Despite meteorological tools at his disposal, Punxsutawney Phil predicts the weather based solely on whether or not he sees his shadow when he comes up from the ground. Seeing a shadow means six more weeks of winter, but no shadow forecasts an early spring.
This time of year many of us wish for sunny skies, but today we might hope for clouds so that Phil forecasts an early spring.
Much the same way a cloud can be an effective tool in forecasting potential weather conditions, THE Cloud can be an effective tool in forecasting potential employment conditions. By “The Cloud” I’m referring to the great (computer) server in the sky . . .
The Cloud is a computer server, or a central storehouse of data and programs shared by users on a network. A server “serves” information by running applications (Office 365, Adobe Creative Cloud), delivering services such as email (Gmail, Hotmail) and/or simply being a place where you can store files, as opposed to storage on your hard drive.
Have you ever felt like a dark cloud is following you wherever you go? Well, with this cloud, that wouldn’t be such a bad thing! All the applications, services and storage places in the cloud can be accessed wherever you are, as long as you have internet service (at places like a Workforce Solutions, local library, friend’s house, etc.).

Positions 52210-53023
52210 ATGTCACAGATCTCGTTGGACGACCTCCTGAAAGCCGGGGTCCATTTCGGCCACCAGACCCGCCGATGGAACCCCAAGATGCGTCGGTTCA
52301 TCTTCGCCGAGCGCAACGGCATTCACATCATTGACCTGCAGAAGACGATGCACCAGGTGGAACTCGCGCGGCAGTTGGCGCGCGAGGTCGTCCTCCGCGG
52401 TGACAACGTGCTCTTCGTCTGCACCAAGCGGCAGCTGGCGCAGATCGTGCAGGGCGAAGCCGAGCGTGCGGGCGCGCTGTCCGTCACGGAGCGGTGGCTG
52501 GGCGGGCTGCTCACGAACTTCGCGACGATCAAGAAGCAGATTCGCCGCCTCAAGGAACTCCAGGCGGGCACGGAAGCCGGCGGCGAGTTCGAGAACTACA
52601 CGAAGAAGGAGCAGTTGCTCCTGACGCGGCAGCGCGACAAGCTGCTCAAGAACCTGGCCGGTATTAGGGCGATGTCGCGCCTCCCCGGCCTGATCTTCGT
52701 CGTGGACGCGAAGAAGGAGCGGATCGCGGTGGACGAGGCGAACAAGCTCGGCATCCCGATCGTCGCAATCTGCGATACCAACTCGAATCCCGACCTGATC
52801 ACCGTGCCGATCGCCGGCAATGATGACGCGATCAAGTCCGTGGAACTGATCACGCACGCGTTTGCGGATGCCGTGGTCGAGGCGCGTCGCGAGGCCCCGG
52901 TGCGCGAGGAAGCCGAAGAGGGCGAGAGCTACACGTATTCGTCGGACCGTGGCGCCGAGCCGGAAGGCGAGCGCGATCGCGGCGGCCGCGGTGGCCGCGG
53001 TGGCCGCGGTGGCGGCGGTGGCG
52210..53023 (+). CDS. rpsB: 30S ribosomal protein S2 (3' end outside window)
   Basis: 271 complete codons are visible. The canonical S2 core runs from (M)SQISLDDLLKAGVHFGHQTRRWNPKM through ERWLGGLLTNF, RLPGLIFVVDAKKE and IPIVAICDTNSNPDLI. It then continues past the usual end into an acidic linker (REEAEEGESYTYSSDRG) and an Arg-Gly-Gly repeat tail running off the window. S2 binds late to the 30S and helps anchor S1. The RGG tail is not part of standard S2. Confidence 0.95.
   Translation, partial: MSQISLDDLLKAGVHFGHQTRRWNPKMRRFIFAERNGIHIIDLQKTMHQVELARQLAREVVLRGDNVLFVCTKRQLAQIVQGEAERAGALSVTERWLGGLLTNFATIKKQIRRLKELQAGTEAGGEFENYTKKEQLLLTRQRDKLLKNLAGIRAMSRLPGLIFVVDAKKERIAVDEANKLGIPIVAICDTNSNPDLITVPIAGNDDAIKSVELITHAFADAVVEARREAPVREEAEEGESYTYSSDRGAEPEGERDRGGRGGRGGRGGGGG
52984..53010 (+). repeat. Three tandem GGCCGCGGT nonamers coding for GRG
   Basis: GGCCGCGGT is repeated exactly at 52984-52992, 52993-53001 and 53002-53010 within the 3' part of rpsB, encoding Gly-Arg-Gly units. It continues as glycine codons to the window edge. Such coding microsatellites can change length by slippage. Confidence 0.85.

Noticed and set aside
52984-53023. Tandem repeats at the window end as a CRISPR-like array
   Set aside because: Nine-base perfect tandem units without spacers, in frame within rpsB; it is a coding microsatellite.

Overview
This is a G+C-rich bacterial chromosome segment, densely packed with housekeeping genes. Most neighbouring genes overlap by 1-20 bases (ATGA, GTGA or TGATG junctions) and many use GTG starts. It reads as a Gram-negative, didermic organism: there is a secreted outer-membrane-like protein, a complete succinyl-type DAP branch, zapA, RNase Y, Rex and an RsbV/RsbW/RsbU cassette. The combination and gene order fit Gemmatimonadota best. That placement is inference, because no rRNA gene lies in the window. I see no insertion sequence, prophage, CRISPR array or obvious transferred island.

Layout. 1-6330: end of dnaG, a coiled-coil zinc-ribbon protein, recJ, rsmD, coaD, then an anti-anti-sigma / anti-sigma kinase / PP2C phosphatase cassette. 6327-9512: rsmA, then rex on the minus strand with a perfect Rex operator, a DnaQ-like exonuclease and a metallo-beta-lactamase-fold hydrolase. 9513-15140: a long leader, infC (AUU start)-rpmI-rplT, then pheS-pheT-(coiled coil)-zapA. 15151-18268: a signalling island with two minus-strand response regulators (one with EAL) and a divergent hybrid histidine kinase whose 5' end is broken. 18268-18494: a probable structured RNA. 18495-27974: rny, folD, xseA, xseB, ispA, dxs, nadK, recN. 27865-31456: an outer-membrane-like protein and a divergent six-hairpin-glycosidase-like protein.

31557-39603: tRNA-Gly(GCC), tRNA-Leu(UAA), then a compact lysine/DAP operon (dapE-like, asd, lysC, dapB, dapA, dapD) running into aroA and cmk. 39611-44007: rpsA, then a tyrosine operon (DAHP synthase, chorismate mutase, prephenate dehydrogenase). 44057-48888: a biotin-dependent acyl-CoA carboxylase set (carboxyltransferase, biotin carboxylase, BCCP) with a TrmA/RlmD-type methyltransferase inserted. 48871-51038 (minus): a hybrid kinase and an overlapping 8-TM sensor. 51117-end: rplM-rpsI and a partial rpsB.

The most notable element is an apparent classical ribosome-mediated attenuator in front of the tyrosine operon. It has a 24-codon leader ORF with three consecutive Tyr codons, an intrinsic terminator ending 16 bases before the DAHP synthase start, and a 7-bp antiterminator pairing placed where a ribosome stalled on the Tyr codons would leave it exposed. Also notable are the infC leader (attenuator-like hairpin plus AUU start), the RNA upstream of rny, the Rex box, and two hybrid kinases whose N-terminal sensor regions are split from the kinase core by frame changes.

The Cloud can also be accessed on different devices, such as your smart phone, tablet, laptop, desktop computer, television, automobile, refrigerator, spectacles and any other device that might have been invented come next Groundhog Day!
With that, the following are three examples of how The Cloud can be a great tool as you search for a job.
1. Email – Email applications have become much more robust by offering organizational features such as folders to store messages, an address book for important contact information, search features to find old email messages, the ability to filter messages by date, sender and much more.
2. Cloud Storage – Job seekers can keep copies of resumes or applications on the cloud, copies of cover letters, company information, copies of email messages and other information necessary for an effective job search campaign. Some examples include Dropbox, Google Drive, and iCloud.
3. Note Taking and Archiving – A note-taking application can allow you to write notes, contact information or some interesting facts about a company/industry you’re currently researching for possible employment. You can also take a screen shot of a website (text or images) as opposed to simply noting the website address. Two examples are Evernote and Simplenote.
Here’s to hoping this blog brings “cloudy” skies that lead to an early spring and abundant job leads. 🙂
David Spears is a member of the Workforce SolutionsNavigator team for the Texas Gulf Coast Region. Combining training and education to real world examples, David brings personal and professional experience with disabilities to the table in order to help job seekers with disabilities realize their potential. David has a Bachelor’s of Science degree in Business Administration with over 20 years of experience in the business world.